On December 27, 2007 long-time autograph and baseball card collector Jeffrey W. Morey sat down with me for a telephone interview to discuss his experiences getting deadball era baseball cards signed by players. Among other things in this 30-minute interview, Mr. Morey described his visit with old time New York Giant pitcher Hooks Wiltse in 1954 and his encounter six years later with Ty Cobb in Cooperstown, New York.
Morey started collecting baseball cards as a nine-year old boy in Syracuse, NY, and specifically recalls collecting the 1951 Bowman set. Soon after that he began pursuing T206 and other cigarette cards and sending them to players for their signature. In fact, in the April/May 1957 issue of Sport Hobbyist, Jeff placed a classified ad seeking T202 and T205s, among other cards, both kinds of which he was able to get signed. And he found the address lists in various hobby publications beginning in the 1950s. As Morey told me, “If there was a consistency throughout all my life, if there was a card it was better to have a signature on there.”
You can hear my interview with Morey in its entirety below.
These are a few of the items Morey had Cobb sign over breakfast in Cooperstown on June 27, 1960. As Morey explained in his interview, these were signed by Cobb using Morey's rapidograph pen, which contained black India ink. Interestingly, that was the date of the Hall of Fame game between the Chicago Cubs and the Cleveland Indians.
Here are a few of the lots from the catalog of Morey's May 18, 2001 auction (Mike Gutierrez/Mastro). The introductory piece, with a pair of Morey "selfies" with Hall of Famers Red Ruffing and Edd Roush is a very nice touch!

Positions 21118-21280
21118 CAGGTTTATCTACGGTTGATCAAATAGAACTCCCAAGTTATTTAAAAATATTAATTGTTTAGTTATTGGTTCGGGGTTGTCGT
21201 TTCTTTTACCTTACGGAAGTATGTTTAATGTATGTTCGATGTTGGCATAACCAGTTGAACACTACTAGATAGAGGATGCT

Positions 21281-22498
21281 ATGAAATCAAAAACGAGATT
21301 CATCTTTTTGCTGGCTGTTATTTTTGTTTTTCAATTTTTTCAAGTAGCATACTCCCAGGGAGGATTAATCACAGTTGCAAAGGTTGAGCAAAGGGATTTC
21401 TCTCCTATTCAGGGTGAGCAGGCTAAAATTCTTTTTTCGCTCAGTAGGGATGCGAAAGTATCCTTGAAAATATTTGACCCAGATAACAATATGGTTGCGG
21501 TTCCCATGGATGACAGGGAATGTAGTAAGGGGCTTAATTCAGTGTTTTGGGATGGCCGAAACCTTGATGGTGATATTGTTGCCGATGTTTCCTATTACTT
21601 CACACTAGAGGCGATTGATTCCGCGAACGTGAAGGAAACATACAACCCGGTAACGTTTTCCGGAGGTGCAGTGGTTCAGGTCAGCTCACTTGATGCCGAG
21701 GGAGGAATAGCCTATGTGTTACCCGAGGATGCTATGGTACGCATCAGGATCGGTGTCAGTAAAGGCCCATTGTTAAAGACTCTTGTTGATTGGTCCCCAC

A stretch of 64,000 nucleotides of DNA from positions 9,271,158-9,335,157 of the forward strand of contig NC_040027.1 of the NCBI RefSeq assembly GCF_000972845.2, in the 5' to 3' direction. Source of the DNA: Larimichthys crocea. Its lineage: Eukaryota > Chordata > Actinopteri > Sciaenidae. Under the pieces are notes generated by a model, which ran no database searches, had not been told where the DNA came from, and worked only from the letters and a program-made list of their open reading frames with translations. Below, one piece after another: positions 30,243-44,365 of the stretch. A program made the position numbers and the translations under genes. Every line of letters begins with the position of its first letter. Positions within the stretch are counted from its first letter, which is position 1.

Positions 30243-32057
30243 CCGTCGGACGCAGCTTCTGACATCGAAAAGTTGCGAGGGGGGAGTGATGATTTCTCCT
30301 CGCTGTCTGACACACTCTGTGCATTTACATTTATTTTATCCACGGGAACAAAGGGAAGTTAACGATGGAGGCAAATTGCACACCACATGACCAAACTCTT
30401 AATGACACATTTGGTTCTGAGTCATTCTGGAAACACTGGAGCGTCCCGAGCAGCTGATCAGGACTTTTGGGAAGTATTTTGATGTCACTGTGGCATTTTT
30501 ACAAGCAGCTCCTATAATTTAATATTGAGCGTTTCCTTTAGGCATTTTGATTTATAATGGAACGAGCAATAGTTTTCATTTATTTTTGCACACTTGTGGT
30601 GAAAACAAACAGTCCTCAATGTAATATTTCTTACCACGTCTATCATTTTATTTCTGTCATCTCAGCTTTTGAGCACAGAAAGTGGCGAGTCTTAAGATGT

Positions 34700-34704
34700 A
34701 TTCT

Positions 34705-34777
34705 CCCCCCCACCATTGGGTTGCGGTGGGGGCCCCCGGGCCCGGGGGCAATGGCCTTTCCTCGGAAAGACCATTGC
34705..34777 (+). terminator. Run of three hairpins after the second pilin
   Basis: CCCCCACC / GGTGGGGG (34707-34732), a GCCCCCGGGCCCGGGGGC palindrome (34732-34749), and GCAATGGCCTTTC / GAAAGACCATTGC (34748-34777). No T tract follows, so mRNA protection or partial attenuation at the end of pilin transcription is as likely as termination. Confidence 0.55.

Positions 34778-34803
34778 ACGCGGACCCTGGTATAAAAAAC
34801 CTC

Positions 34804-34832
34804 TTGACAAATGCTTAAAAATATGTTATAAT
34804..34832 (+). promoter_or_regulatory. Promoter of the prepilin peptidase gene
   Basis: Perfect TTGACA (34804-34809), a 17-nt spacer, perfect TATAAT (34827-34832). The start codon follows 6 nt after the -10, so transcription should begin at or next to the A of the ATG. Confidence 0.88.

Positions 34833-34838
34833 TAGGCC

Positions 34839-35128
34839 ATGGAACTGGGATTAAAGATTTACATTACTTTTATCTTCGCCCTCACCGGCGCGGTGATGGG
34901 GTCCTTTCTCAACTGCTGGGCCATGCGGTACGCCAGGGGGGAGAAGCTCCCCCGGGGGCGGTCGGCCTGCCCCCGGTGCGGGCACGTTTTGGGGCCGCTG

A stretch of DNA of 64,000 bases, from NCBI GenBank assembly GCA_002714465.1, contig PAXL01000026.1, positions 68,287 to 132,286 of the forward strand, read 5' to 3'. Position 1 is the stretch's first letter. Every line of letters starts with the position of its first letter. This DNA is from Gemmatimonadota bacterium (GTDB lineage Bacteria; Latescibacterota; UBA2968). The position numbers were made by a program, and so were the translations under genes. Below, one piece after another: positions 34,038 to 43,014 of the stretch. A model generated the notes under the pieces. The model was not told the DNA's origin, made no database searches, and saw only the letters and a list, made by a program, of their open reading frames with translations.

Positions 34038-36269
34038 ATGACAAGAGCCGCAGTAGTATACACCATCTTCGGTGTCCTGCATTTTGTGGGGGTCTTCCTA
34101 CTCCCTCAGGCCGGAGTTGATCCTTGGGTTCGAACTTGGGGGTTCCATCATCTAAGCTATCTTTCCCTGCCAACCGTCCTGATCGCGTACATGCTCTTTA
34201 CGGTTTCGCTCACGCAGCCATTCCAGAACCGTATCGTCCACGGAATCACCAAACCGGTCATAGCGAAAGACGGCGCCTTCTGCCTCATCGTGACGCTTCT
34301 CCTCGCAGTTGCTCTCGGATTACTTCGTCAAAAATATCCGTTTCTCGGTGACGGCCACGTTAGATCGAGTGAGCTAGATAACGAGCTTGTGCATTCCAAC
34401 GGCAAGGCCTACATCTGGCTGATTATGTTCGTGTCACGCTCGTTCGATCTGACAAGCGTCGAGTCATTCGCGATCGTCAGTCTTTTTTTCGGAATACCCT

Some of Morey’s collection was held over or resold in additional Mastro lots the following year in April 2002. A couple of the most important lots are shown below.
Sadly, Mastro did not catalog Morey’s entire collection with photographs, and so many of the card images are lost to time as most of these cards have been buried deep within collections for nearly 20 years since the Mastro auctions. Fortunately, Jeff made black and white photocopies of much of his pre-war collection, so we can get a pretty good look at what he managed to accrue during the 1950s and 60s.
Thanks to some saved auction images, we get a look at what that gorgeous signed T202 Baker looks like in full technicolor below. Morey recalls getting the Baker signed T202 by mail, but that he also got some signatures from Baker in person in the Hall of Fame plaque gallery at Cooperstown. In fact, as you can see in the clips above, Morey was able to take a photograph of Baker standing by his plaque, which he later sent to Baker to sign.
In 2007, Jeff sold me some of the last remaining signed pre-war cards in his collection. Here is what they looked like when I got them from Jeff in the mail.